Ex-Watergate prosecutor on Trump: I can make a case for obstruction of justice

A former Watergate prosecutor said Thursday she believes there is enough evidence to bring an obstruction-of-justice case against President TrumpDonald John TrumpMueller report findings could be a 'good day' for Trump, Dem senator says Trump officials heading to China for trade talks next week Showdown looms over Mueller report MORE over his firing of FBI Director James ComeyJames Brien ComeyIf Mueller's report lacks indictments, collusion is a delusion Conservatives wage assault on Mueller report Hillicon Valley: Mueller delivers report, ending investigation | FEMA exposed info of 2.3M disaster survivors | Facebook asks judge to toss DC privacy lawsuit | Trump picks his first CTO | FCC settles lawsuit over net neutrality records MORE last year.

Jill Wine-Banks told MSNBC's "All In with Chris Hayes" that she believes she could bring a successful case against Trump, adding that there is "so much evidence" that Trump meant to obstruct the investigation into possible collusion between his campaign and Russia by firing Comey.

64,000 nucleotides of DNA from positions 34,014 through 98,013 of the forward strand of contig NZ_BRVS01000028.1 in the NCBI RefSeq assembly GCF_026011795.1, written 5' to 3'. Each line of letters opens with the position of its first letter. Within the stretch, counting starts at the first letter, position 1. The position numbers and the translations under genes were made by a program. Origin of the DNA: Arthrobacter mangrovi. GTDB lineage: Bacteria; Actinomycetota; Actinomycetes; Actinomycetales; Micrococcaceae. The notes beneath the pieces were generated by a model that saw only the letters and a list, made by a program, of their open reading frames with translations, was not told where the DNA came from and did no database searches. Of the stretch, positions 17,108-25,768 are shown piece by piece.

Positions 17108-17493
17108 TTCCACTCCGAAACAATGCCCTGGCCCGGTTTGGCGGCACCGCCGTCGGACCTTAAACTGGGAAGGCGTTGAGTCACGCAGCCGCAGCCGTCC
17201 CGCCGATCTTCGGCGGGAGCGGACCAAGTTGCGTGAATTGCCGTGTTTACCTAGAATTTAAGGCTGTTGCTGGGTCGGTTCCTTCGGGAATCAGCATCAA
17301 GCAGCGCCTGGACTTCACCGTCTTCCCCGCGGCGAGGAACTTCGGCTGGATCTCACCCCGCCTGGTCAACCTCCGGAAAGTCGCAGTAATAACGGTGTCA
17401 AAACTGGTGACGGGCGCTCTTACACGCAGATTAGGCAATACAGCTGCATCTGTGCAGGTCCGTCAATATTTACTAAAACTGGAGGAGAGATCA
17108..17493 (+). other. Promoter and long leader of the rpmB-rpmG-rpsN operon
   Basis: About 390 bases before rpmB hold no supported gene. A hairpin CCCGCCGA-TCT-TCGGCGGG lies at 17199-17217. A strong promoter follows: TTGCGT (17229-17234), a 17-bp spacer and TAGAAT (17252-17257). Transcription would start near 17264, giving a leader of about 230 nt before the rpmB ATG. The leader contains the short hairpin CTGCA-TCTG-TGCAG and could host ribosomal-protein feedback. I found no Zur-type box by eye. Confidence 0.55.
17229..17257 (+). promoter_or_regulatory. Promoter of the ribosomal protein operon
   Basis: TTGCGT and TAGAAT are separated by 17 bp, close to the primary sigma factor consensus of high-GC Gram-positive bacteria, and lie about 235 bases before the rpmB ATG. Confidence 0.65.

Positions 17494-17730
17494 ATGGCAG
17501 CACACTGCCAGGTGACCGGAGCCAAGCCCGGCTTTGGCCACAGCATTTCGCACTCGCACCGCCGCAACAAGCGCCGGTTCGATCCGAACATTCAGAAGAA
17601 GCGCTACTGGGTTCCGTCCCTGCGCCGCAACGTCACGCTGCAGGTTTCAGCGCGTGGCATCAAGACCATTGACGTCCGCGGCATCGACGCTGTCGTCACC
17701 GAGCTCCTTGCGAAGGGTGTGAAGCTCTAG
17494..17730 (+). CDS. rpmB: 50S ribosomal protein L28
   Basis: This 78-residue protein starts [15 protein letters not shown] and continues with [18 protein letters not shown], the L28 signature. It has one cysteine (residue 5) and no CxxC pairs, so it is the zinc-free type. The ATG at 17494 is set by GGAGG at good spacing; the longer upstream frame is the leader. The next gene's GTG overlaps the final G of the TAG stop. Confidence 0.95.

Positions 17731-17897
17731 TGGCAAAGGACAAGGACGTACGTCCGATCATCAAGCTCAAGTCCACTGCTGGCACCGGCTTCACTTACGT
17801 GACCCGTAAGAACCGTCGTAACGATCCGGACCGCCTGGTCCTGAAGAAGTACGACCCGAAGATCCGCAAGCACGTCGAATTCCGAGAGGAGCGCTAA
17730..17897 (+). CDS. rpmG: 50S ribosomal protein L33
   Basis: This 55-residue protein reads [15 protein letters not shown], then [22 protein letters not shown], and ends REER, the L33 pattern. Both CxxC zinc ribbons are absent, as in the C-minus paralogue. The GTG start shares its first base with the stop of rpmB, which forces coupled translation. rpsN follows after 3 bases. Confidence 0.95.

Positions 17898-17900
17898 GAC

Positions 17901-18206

"I was asked in May whether I thought I could make an obstruction case, I said 'I thought I could' ... I know I can," she told MSNBC.

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"There is so much evidence now, and as was said, it's not one piece, it's the total picture. The pieces of the puzzle are fitting together and they spell obstruction," Wine-Banks said.

"You don't need an underlying crime for the crime of obstruction," she added. "To impede an investigation, whether you were part of the original crime or not, you have committed a separate crime: Obstruction of justice."

Wine-Banks has also pointed to Trump and other Republicans' frequent attacks on FBI agents' integrity as "witness intimidation."

"It is also a possible obstruction of justice, witness intimidation, and it's obstructing justice by saying to agents, 'You better not dig too deep, you better not find anything because I will attack you,'" she said in December.

"And this is the president of the United States, it is congressmen who have a national audience and can make people's lives miserable," she said.

The former Watergate investigator is a frequent critic of Trump and his administration's handling of the Russia probe. Last July, she called Trump's son-in-law and senior adviser Jared KushnerJared Corey KushnerBill Maher questions whether Democrats put 'too much trust' in Mueller report Kushner to cooperate with Judiciary document requests Washington Monthly editor: Parents 'routinely' use wealth to get children into college MORE's explanations about his meetings with Russian nationals during the presidential race "utterly ridiculous" in another MSNBC appearance.

“He clearly has a very good lawyer, but as soon as you start to probe it it falls apart,” she said at the time. “The explanations that are offered seem blatantly ridiculous.”